Designer Challenge Rules

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Designer Challenge Rules

I'm sure these will be modified over time, leave comments if you have suggestions.

Basic rules:
The only rule for the designer challenge is to try your best! The designer challenge exists to help challenge and motivate you to step out and try something new. So if you're doing that, then your doing the right thing.

To participate you should:
Since we currently have no way for designers to post their designs on the site, you will need to have an off-site location to host your files if you wish to share them. Please leave an image and a link (if offered) in the appropriate challenge thread. See here for info on posting an image to the forum.

Hummm...not sure if my submission is what was intended for the challenge. I did create the circle template myself but the papers are from elsewhere.

I had a stab at a kite - now just need to look for the forum for the challenge...

well, I've been busy doing other things, so I'm out of the loop on this.

Question: Is it okay for us to use CU products in our creations? for the papers and elements?


@Laura: You can use CU things, just as long as you're still challenging yourself. People are at different levels for what they find challenging, so I don't want to regulate things too much.

Thanks for the clarification, Marisa!

I don't look at this part of our wonderful pixelscapper forums very often but when I do I am absolutely amazed by all the talent and how much everyone has learned since they started designing - seriously, take a moment to look at the fist mini kit or whatever that you made and the newest one that you have made. Awesome! Great work everyone.

What are cu things? smiley

Thank you
Trying to find out the rules can create things hopefully i dont break any rules? I also am wondering can we use mask and templates from this site to make our kits? and it is ok? not a copy right issue?

Thank you again sorry im such a newbie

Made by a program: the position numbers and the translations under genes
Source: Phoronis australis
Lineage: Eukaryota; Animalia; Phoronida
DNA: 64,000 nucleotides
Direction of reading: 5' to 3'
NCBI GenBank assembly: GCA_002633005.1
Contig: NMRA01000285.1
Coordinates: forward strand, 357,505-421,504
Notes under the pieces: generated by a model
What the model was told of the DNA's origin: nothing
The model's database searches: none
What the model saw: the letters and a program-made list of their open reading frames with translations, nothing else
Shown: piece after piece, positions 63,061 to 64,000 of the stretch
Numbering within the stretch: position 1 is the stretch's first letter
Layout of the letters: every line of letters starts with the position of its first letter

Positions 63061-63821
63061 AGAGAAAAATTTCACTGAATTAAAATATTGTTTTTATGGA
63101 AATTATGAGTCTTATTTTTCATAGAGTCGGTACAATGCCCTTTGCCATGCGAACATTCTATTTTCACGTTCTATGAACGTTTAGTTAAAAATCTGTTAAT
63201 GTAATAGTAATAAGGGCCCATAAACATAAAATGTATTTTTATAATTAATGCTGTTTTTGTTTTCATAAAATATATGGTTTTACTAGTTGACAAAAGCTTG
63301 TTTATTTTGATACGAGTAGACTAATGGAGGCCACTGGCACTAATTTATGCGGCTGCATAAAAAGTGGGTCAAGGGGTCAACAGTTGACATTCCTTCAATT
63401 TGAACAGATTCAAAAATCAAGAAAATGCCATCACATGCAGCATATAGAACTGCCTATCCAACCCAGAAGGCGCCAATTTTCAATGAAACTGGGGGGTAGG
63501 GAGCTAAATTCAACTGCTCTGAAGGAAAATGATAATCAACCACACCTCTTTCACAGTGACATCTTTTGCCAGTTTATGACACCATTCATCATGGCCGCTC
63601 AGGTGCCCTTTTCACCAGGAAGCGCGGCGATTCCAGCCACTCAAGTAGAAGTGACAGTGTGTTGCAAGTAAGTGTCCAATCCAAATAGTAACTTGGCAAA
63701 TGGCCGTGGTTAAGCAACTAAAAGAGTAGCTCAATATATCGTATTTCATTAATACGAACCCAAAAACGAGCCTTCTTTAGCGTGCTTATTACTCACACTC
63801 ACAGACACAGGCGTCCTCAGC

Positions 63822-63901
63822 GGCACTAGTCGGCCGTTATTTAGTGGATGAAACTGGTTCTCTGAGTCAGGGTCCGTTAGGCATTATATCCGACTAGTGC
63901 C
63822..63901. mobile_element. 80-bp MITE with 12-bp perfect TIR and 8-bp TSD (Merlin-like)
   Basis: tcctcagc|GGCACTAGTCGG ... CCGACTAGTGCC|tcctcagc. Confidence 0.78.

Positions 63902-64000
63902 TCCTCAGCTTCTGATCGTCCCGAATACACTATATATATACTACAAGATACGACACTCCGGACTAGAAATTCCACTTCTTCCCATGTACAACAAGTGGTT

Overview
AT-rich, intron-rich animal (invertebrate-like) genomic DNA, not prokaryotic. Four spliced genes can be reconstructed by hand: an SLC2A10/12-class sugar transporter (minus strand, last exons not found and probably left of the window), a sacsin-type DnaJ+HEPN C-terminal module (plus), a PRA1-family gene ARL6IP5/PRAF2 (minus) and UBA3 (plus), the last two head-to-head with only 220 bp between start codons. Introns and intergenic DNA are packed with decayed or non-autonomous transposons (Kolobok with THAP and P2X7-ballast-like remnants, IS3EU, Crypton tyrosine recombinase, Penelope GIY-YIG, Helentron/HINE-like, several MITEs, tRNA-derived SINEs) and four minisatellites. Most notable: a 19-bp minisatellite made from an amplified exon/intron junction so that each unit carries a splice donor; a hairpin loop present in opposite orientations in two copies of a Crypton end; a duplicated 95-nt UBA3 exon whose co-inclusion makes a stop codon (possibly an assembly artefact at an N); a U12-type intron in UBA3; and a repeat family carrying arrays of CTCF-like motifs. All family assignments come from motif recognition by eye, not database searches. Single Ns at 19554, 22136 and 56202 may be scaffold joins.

You can use templates from here to make things based on your license. If you have a $20/mo. membership, everything here is CU4CU--you can use anything from the kits and graphics sections to make papers and items to be sold on for commercial use. If you have a $10 membership, you can create stuff for the blog trains and such, but your creations can only be licensed for personal use/scrap for hire/scrap for others. It's not a copyright issue here...though other sites and other CU (commercial use) designers have different terms of use for their products. Some will allow freebies to be made with their products, while others say you can't use their flowers in a freebie cluster to give away on your blog as a promotional item for your kit. Pixel Scrapper designers and terms are a lot more permissive than most, which is a good thing when you're starting out.

It's fine to be a newbie--we all were, once...and not so long ago for some of us. (I started designing elements for myself a couple of years ago, and really started doing more once I joined Pixel Scrapper in early 2014.) While it takes time and effort to learn how to make fantastic elements from scratch, working from templates is very easy and a great way to start out. Best of all, there are lots of people here who'll encourage you as you learn. smiley

Ok cool hope I am able to keep this all straight lol I just made 10 papers for the challenge but im not sure I saved them correctly because they are HUGE 40-50 mb each so im sure that i need to save them smaller? I am working on elements now for the challenge we will see how my first mini kit ever comes out and how many rules i break?!?! I sure hope someone will guide me if I Do?

Thank you

Flatten the papers and save them as JPG at 300 pixels per inch, 12 inches square, on a reasonably high quality (usually 9-11 in Photoshop, but not sure on how Elements does it, the exact number depends on paper complexity). That should bring your file sizes down to 4-12MB per paper.

As far as your elements go, you'll want them in PNG format, sized roughly according to the info on this page. I found it really helpful when I was starting out.

If the formats confuse you, just remember that JPG gives smaller file sizes but can't show transparency, so you only want to use it on things that are perfect rectangles. Everything else should be PNG, which has transparency but can get huge due to being a lossless format--so make sure you trim around your elements so you don't have a ton of empty space around them.

If you make a layout template using shapes, you'll usually want to release that in a layered file. I use PSD format for them since almost every major graphics program out there can open a PSD correctly, while only some open TIF files correctly.